The shooting down of a U.S. surveillance drone by Iran is the latest escalation in weeks of rising tensions between Washington and Tehran. We have now entered new terrain, where the likelihood of either side standing down seems to be evaporating by the hour.

A key ingredient in the current volatility is the brazen language used by leaders on both sides. Iran has used this sort of rhetoric for decades, but rarely has a U.S. commander in chief been as prepared to engage on that level as our current president — and that should make everyone nervous.

Tehran contends that the drone trespassed into Iranian airspace. The United States says the drone was shot down over international waters.

For his part, President Trump tweeted Thursday morning that “Iran made a very big mistake” by shooting down the drone. Asked how the United States planned to respond to the shootdown and if it would lead to war, Trump said, “You’ll find out.”

But until now he has called for new talks with Iran, despite the bluster.

On the other hand, one of the Iranian regime’s favorite slogans for the past 40 years has been “America can’t do a damn thing against us.”

It was first uttered by the regime’s founder, Ayatollah Ruhollah Khomeini, in reference to the hostage crisis, when 52 Americans were held for 444 days, defying international law and forever branding Iran as an irrational and unpredictable nemesis in the eyes of the U.S. political establishment, news media and, by extension, much of the American public.

In its latest game of rhetorical chicken, Iran might be outmatched. The dangers of its decades of chest-thumping and sloganeering could finally catch up with the regime.

The truth is the United States has an arsenal of weapons — military, economic, political and cultural — that Iran cannot and will never be able counter. Khomeini knew it then. His successor Ali Khamenei and the Iranian people know it now, even as they muddle through a period of serious economic contraction caused by crushing U.S. sanctions on its oil industry.

But the promise of the regime lies in the false hope that, in the end, God will deliver the ultimate death blow to the country’s enemies. And even if he doesn’t, those who die in the process will be fast-tracked to heaven.

Most Iranians today, though, have a very different worldview than the millions of young men who went to the front lines to become cannon fodder in the eight-year war Khomeini waged against Saddam Hussein’s Iraq. Few people in Iran would support a military conflict with an infinitely more powerful rival — especially not one in which they would almost certainly be subjected to destruction from the skies.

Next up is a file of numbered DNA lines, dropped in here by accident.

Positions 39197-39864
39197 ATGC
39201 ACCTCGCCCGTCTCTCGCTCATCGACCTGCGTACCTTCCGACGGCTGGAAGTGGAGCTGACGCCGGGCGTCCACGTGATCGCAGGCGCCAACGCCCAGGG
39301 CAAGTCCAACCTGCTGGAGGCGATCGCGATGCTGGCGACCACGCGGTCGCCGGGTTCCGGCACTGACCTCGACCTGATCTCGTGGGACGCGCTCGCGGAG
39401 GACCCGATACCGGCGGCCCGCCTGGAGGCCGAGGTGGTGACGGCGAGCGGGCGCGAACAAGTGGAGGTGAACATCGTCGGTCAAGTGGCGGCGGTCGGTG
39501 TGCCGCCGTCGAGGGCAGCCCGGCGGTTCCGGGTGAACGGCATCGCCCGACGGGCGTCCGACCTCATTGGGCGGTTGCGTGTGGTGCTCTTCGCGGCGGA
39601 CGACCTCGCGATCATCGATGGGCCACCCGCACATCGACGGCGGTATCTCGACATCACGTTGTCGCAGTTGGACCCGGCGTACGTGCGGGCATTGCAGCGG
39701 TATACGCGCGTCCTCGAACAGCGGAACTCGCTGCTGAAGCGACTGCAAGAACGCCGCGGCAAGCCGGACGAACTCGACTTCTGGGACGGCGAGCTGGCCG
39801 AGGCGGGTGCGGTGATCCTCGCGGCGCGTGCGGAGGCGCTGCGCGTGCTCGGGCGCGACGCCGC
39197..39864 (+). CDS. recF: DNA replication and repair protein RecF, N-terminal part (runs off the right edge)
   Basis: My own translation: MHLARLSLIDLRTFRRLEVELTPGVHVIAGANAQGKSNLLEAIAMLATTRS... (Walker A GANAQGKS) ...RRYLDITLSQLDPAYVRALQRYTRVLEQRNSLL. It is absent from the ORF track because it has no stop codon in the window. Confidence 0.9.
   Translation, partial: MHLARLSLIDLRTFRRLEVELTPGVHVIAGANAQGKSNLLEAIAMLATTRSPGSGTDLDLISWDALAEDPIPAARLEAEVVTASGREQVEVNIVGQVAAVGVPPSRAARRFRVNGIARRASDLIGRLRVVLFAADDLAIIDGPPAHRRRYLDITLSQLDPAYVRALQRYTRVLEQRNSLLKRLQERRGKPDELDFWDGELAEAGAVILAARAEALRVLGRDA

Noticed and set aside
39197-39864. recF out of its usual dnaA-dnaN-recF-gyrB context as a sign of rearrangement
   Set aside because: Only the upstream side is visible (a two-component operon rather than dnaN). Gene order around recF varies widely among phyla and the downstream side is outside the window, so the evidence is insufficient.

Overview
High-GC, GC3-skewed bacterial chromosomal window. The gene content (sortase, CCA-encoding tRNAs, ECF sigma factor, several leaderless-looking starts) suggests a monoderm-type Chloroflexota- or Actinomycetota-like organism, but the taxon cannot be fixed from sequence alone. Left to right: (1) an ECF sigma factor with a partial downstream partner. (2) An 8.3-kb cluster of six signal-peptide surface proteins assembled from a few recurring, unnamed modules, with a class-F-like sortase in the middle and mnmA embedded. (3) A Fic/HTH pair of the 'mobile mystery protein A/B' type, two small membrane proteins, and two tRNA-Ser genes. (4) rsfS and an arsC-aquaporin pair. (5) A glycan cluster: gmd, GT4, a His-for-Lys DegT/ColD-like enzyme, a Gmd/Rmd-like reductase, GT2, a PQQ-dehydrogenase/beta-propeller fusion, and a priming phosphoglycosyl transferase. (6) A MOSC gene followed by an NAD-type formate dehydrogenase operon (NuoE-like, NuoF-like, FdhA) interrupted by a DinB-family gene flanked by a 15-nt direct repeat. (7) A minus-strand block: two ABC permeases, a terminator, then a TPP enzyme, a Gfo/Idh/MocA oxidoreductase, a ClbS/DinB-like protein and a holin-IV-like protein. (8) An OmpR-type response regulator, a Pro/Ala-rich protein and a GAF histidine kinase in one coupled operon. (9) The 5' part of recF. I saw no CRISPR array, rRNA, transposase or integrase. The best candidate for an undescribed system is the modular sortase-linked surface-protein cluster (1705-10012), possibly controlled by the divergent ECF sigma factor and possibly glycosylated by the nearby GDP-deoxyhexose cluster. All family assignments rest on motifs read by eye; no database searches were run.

Key Iranian officials who spoke publicly on Thursday about the drone’s downing were actually quite measured compared with their own usual levels of bluster.

“The message is that the guardians of the borders of Islamic Iran will decisively respond to the violation of any stranger to this land. The only solution for the enemies is to respect the territorial integrity and national interests of Iran,” Gen. Hossein Salami, commander of Iran’s Islamic Revolutionary Guard Corps, said on Thursday.

Juxtapose that with what he said when a U.S. vessel was caught in Iranian waters in January 2016, as the nuclear deal with Iran was being implemented.

“The Americans humbly admitted our might and power, and we freed the sailors after being assured that they had entered the Iranian waters unintentionally and we even returned their weapons,” Salami said at the time.

In both cases, despite the endless bravado, there is a subtle acknowledgment that Iran understands it can’t win a major confrontation and can only hope to defend itself when its borders are encroached upon. It’s a red line for Iran, because fighting invaders is perhaps the lone rallying cry left that will work with the Iranian public.

For as proud as Iranians can be of their long history, the people of that country have learned the hard way that in this life, at least, pragmatism is almost always a better bet.

I’m reminded of the last widely reported instance of Iran downing a U.S. drone. That was in 2011, but it provides an instructive lesson on the current moment and what many Iranians might privately be hoping for.

Iran’s state media almost immediately began to broadcast images of the unmanned aircraft on its airwaves to a nation that was growing incredulous to the regime’s flimsy claims of homegrown technical prowess.

Later, at the annual government-sponsored celebration marking the founding of the Islamic republic, a replica of the American drone was displayed above the crowd. This relatively minor achievement against the United States was being hailed as a national victory.

Strewn from the drone model was a banner with Khomeini’s favorite quote directed at the Great Satan.

But there was a catch. It had been mistranslated and instead read “American can do no wrong.”

It’s important to remember that our enmity with Iran isn’t new. Neither is it entirely unfounded. But ultimately, Iran does not pose a real threat to the United States. It should be beneath us to act as though it does.

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